Go First: The DGCA has given an in-principle go ahead to start operations of its airline business. However, they will first need the approval of the COC (Committee of Creditors). Can it really work ou
June 14, 2023
Go First Revival
Even if it resumes, how will it finance the running of the airline?
The DGCA has given an in-principle go ahead to start operations of its
airline business. However, they will first need the approval of the COC
(Committee of Creditors). Can it really work out?
Background to the grounding
The decision by Go First to ground its operations in early May was
almost a sudden decision. It had been forced to idle half its fleet due to the
faulty Pratt & Whitney engines. With that much of capacity lost, the
airline could not run as a profitable concern. Also, its cash flow situation
had been worsening and it had by then stopped getting aviation turbine fuel
(ATF) on credit; which meant they were on cash and carry basis. That had made
it impossible for the airline to run the airline without piling up big losses.
Smart move at NCLT
One of the big concerns for Go First was that at the first sign of
financial trouble, the aircraft lessors would move in to repossess their
aircraft. Once that was done, the revival was going to be an exercise in
futility. We have seen that in the case of other airlines. Fortunately for Go
First, NCLT even accepted the voluntary liquidation. The net result was that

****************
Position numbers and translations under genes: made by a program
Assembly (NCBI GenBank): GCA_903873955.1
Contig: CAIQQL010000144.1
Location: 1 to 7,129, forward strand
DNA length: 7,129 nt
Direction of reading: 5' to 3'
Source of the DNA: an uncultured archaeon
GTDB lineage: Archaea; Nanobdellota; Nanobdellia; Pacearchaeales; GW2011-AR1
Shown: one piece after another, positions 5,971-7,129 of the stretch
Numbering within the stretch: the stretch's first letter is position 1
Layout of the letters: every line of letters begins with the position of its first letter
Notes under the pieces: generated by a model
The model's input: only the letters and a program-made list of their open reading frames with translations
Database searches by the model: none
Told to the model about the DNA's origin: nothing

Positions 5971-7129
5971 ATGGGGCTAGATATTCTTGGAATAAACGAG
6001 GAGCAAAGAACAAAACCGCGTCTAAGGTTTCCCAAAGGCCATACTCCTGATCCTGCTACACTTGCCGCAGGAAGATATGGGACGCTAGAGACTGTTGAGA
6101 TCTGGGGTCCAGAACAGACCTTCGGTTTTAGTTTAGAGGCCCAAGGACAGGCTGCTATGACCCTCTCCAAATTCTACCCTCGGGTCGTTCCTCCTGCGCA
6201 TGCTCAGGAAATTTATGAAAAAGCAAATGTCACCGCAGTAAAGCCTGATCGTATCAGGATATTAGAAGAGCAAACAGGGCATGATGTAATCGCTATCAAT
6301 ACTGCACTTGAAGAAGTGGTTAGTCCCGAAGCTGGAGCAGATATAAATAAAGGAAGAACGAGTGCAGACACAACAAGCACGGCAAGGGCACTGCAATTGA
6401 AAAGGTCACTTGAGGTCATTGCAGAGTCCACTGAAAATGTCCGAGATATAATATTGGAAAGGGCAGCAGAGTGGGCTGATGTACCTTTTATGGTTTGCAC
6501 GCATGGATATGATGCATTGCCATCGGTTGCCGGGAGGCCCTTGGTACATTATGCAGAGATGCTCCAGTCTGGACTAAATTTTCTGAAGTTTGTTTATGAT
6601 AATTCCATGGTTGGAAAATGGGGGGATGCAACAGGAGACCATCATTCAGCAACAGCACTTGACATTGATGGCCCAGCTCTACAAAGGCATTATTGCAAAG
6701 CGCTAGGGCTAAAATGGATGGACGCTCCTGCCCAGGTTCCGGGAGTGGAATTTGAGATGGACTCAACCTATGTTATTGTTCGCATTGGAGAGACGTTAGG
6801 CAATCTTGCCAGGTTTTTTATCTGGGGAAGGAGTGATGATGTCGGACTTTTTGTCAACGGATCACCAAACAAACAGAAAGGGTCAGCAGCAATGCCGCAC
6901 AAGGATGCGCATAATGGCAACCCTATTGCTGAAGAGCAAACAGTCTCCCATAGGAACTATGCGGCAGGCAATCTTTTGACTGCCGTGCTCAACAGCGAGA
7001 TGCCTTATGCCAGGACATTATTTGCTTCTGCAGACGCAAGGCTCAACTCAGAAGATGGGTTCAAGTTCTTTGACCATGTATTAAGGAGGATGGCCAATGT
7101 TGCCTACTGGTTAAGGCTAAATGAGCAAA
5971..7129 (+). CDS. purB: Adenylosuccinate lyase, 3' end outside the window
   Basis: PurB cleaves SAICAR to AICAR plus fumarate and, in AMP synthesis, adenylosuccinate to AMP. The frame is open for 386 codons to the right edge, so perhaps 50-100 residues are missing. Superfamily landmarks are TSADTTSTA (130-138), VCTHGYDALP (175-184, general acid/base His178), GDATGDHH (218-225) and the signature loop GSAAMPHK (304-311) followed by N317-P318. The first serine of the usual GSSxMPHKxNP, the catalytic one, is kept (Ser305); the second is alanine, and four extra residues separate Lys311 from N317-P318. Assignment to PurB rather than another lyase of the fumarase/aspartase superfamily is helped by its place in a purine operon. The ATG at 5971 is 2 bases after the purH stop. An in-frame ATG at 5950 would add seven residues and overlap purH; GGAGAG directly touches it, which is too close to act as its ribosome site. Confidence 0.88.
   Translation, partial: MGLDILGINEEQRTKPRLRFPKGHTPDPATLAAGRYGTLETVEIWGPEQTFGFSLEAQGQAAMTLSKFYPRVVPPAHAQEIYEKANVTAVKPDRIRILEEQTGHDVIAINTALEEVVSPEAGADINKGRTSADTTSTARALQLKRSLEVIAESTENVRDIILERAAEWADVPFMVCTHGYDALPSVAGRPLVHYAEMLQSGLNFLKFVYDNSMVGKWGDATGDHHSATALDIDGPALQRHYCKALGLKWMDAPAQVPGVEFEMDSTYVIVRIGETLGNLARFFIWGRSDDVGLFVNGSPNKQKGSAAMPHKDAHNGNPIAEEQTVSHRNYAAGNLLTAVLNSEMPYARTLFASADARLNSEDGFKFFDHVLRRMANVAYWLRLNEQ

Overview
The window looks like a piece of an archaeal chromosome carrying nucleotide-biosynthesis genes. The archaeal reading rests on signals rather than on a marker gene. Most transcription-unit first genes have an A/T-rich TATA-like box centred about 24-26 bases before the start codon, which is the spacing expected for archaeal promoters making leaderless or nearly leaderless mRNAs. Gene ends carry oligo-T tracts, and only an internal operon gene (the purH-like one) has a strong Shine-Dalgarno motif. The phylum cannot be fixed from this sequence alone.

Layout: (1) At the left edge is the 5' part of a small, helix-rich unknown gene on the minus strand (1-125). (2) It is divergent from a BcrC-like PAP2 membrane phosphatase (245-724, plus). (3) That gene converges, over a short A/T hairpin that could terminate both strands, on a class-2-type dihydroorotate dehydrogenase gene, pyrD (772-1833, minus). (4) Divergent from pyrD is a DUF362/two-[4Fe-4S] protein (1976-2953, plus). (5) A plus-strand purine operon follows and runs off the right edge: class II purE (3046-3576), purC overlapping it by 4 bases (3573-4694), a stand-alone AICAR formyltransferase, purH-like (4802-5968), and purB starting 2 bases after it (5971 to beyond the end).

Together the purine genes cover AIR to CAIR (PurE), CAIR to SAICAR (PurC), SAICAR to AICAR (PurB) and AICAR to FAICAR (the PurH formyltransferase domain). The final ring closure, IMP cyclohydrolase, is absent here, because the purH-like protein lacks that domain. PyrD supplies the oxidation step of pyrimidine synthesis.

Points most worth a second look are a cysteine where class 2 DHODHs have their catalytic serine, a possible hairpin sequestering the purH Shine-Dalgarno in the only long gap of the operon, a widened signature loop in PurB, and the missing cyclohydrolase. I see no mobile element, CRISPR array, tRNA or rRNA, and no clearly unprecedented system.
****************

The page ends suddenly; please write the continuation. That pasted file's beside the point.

the aircraft lessors did not have any option but to go through the normal NCLT
process. It did leave the aircraft lessors fuming, but it ensured that Go First
did not go the way of other airline companies. But there is a challenge!
Getting the COC clearance
In an interesting move, the DGCA said that Go First can resume
operations, but it is subject to approval of COCO. If the COC has to clear the
proposal, they must first meet and decide upon some very basic issues like
meeting the costs of the airline, how will the revenues be treated and
apportioned, who bears any operating or running losses etc. These may sound
very elementary on paper but in reality, they are complex issues to handle.
Quite often, the COC finds it much easier to tarry the issue than to arrive at
any consensus. Also, Go First is a consistently loss-making model, and running
the airline will deepen losses.
Who is going to bell the cat?
NCLT decision to admit Go First to voluntary insolvency was just the start of a
long list of problems. At the time of the company filing for insolvency, IOCL
was not giving them fuel credit and had limited to cash and carry basis. In the
last few weeks, it is reported that large number of pilots and senior staff
from Go First had shifted to Indigo and Tata Airlines. Manpower will be an
issue. The third big challenge is that some of the assets must already be under
litigation in various jurisdictions. With so many litigations, it is hard to
see how Go First will be able to resume operations. Even assuming that the COC
approves the resumption of services, the operational challenges will be just
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